Dawn Kurtagich is an award winning author of creepy, spooky, and psychologically sinister YA, where girls may descend into madness, boys may see monsters in men, and grown-ups may have something to hide.
Her debut novel, THE DEAD HOUSE, was a YALSA Top 10 Pick, An Audie Award Nominee and an Earphone Award Winner. It has been optioned for TV by Lime Productions. She is also the author of THE CREEPER MAN / AND THE TREES CREPT IN, NAIDA and the forthcoming TEETH IN THE MIST, published by Little, Brown Books for Young Readers and Orion Children's Books. If you enjoy a creeping chill along your spine, mystery and little bit of terror, then you're in the right place!
By the time she was eighteen, she had been to fifteen schools across two continents. The daughter of a British globe-trotter and single mother, she grew up all over the place, but her formative years were spent in Africa—on a mission, in the bush, in the city and in the desert.
She has been lucky enough to see an elephant stampede at close range, a giraffe tongue at very close range, and she once witnessed the stealing of her (and her friends’) underwear by very large, angry baboons. (This will most definitely end up in a book . . . ) While she has quite a few tales to tell about the jumping African baboon spider, she tends to save these for Halloween!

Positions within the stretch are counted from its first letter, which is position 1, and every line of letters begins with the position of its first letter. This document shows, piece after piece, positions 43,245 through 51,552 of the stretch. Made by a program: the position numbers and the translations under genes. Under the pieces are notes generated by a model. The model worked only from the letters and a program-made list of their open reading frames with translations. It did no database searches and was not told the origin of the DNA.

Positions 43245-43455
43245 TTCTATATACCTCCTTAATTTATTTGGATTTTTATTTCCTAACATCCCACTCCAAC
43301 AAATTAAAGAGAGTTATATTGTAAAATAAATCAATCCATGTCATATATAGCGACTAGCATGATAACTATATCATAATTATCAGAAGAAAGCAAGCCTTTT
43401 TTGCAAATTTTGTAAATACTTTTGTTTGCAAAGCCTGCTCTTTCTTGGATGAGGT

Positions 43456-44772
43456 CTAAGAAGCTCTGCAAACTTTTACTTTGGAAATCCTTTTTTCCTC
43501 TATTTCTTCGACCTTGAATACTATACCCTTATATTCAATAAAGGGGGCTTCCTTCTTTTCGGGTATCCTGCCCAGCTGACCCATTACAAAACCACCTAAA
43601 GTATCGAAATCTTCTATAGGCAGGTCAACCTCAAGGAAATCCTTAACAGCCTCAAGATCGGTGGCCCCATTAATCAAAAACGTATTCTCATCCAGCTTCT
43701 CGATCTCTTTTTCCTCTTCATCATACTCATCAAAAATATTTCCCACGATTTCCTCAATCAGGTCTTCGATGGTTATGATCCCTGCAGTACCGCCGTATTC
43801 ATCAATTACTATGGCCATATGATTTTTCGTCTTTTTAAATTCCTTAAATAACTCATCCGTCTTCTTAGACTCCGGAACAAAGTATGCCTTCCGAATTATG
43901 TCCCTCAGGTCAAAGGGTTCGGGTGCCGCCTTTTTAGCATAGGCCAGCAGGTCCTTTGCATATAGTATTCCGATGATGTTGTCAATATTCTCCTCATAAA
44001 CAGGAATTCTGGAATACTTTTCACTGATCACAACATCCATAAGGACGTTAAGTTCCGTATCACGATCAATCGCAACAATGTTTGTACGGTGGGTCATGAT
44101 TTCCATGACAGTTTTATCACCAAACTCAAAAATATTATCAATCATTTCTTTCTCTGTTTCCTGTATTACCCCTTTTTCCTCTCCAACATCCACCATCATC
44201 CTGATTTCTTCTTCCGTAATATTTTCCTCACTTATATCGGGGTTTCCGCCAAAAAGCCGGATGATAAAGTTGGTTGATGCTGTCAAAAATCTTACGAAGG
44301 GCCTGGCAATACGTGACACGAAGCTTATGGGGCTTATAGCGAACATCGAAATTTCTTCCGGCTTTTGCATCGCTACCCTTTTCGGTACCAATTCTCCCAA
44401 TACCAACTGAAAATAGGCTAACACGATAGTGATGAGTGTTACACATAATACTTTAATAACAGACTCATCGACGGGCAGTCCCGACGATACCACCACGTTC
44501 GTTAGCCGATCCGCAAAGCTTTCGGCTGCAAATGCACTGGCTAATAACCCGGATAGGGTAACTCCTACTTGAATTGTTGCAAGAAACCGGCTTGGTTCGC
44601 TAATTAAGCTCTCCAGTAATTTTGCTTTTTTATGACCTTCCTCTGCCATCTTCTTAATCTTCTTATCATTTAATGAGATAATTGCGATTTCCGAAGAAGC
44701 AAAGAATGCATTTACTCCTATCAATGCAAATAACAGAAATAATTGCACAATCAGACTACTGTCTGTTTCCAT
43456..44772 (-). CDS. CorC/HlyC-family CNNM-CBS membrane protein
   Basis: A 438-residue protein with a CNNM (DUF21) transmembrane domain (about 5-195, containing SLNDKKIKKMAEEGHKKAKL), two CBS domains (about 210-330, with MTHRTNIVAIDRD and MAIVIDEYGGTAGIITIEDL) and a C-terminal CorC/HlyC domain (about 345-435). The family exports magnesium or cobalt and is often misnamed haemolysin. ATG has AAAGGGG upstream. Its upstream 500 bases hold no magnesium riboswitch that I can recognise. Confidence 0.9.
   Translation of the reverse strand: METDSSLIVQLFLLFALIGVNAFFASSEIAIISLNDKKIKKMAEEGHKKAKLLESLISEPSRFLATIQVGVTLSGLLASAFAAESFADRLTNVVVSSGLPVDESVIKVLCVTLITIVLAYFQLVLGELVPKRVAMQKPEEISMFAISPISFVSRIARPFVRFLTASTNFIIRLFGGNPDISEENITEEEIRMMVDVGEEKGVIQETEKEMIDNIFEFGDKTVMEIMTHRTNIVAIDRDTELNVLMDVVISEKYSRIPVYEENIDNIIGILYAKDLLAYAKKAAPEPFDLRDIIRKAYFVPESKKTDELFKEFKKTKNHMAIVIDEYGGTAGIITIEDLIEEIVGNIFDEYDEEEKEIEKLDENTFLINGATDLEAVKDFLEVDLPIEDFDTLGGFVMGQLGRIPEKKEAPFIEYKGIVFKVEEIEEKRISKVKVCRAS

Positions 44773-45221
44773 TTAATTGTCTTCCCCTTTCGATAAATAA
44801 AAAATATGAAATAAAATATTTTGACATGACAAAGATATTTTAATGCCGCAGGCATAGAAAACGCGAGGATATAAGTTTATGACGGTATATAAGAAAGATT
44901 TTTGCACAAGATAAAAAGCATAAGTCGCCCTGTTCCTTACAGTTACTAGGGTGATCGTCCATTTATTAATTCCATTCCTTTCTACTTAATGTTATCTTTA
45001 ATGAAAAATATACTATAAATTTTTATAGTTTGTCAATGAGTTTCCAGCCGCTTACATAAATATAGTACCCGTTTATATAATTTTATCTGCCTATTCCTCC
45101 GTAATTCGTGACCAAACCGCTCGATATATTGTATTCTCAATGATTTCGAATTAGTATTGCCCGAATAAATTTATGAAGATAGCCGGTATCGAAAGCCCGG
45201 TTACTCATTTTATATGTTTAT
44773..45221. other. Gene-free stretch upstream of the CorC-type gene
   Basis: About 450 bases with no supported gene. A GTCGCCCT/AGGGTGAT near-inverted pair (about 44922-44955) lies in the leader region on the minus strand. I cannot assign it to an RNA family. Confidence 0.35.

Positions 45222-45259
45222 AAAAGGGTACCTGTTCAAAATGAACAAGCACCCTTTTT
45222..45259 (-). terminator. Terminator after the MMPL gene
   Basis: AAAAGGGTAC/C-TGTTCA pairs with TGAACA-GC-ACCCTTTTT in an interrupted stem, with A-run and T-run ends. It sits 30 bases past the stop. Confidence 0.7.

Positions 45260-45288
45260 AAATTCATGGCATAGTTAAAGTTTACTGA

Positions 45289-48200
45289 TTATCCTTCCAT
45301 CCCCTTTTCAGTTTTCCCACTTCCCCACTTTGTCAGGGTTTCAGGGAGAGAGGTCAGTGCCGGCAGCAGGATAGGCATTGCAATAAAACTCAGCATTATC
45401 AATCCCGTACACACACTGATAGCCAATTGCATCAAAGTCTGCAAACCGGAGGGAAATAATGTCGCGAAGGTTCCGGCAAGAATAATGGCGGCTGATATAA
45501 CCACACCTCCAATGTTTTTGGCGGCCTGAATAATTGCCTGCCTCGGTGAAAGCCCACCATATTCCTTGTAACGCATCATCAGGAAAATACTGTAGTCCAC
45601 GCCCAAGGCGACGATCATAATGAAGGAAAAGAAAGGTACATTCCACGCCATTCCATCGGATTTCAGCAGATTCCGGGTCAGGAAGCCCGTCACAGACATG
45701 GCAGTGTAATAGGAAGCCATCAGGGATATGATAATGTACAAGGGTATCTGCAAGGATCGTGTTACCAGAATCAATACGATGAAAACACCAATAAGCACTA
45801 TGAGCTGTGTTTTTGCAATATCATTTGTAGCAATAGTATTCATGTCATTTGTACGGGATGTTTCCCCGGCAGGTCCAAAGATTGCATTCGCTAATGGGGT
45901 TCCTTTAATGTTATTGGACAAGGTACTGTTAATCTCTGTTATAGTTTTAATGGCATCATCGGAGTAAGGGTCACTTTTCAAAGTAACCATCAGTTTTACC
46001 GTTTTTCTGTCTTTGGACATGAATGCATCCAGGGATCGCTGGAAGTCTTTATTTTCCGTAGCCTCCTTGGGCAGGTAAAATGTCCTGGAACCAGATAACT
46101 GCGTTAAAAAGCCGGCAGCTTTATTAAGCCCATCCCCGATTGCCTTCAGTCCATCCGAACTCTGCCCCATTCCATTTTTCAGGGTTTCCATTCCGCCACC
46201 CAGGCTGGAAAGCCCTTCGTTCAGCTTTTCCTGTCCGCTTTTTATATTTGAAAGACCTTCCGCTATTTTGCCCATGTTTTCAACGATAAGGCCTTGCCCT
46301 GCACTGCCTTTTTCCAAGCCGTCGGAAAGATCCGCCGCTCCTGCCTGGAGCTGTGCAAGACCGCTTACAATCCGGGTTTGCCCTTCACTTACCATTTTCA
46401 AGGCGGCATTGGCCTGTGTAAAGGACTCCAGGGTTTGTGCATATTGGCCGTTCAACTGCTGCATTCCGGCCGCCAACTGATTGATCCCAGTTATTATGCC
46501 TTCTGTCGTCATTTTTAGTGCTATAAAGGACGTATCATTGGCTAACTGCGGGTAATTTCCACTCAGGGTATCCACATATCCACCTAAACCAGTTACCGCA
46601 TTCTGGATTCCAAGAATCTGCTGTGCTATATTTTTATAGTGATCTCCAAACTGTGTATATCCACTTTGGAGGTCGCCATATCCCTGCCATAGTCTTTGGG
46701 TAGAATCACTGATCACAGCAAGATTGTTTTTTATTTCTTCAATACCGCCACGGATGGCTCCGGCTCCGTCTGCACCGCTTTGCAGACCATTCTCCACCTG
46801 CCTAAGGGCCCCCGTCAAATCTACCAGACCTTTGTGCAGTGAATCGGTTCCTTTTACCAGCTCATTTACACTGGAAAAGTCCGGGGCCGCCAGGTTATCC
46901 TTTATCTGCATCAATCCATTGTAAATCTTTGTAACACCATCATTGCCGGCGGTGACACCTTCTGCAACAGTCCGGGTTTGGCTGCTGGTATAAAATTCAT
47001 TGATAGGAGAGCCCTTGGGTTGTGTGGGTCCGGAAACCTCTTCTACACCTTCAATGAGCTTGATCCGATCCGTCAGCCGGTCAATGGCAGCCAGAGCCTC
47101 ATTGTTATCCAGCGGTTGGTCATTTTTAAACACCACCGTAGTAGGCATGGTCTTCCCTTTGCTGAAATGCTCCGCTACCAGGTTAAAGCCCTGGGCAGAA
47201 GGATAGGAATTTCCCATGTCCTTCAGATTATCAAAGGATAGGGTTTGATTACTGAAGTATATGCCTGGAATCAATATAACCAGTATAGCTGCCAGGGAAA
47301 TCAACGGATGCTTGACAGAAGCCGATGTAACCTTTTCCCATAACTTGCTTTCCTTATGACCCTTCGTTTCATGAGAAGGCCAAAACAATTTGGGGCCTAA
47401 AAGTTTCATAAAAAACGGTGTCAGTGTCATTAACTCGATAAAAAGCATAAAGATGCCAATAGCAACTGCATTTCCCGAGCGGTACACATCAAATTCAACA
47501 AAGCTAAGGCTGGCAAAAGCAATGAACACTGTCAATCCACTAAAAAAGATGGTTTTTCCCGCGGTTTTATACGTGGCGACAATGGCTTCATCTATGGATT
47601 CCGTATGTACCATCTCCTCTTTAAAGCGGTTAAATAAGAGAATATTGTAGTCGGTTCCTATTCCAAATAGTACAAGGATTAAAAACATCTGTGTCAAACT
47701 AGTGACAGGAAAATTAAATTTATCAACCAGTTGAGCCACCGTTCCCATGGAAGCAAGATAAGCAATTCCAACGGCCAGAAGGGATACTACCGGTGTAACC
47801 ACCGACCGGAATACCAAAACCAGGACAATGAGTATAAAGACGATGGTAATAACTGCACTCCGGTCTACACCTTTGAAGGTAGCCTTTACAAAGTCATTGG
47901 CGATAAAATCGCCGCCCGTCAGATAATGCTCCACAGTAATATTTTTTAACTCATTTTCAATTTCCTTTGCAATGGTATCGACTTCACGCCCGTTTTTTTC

When she was sixteen, she thought she'd be an astronomer and writer at the same time, and did a month-long internship at Cambridge's prestigious Cavendish Laboratories.
Waterstones Q&A: The Process Behind Writing The Dead House (plus some never before seen extras). Read it over here!
NEW: Interview with Entertainment Weekly: "The Dead House author Dawn Kurtagich talks finding inspiration in alter egos and near-death experiences"
Interview with Luna's Little Library (her blog is amazing, please subscribe!)
In conversation with John Sellers, Children's Review Editor at Publisher's Weekly on
Elements for a perfect October read with Dawn Kurtagich (NOVL)
Favourite authors and books:
David Almond (A Song for Ella Grey)
Mark Danielewski (House of Leaves)
Mickey Zucker Reichert (Spirit Fox)
Juliet Marllier (Sevenwaters Trilogy)
Margaret Atwood (Cat’s Eye, The Edible Woman, The Handmaid’s Tale, Oryx and Crake)
Wilkie Collins (The Woman in White)
James Herbert (The Secret of Crinkly Hall)
Matzo Ishiguro (Never Let Me Go)
Emily Bronte (Withering Heights)
Charlotte Bronte (Jane Eyre)
Charles Dickens (Dombey and Son)
Marcus Sedgwick (White Crow, Midwinterblood, She is Not Invisible, Ghost of Heaven)
Joe Hill (Horns, Nos4R2)
Brenna Yovanoff (Fiendish)
Ruth Ware (In a Dark, Dark Wood)
Brigitte Aubert (Death from the Woods)
Alice Hoffman (The Lovely Bones)
Claire North (The First Fifteen Lives of Harry August)
Anne Rice (The Vampire Lestat)
Cate Tiernen (Book of Shadows)
Laura Whitcomb (A Certain Slant of Light)
Ayn Rand (Atlas Shrugged)
Sylvia Plath (The Bell Jar)
Natsuo Kirino (Grotesque)
Janet Fitch (White Oleander)
Shirley Jackson (The Haunting of Hill House)
Joey Comeau (One Bloody Thing After Another)
Daniel Kraus (Scowler)
Read Scott Whinham (The Pricker Boy)
Joyce Reardon (The Diary fo Ellen Rimbaur)
Gillian Flynn (Sharp Objects)
Jacqueline Carey (Kushiel’s Dart)
Barbara Erskine (Hiding from the Light, Child of the Phoenix)
Garth Nix (Sabriel, Lireal, Abhors)
Kate Mosse (Sepulchre)
Audrey Niffinegger (Her Fearful Symmetry, The Time Traveller’s Wife)
Patrick Suskind (Perfume)
Iain Reid (I’m Thinking of Ending Things)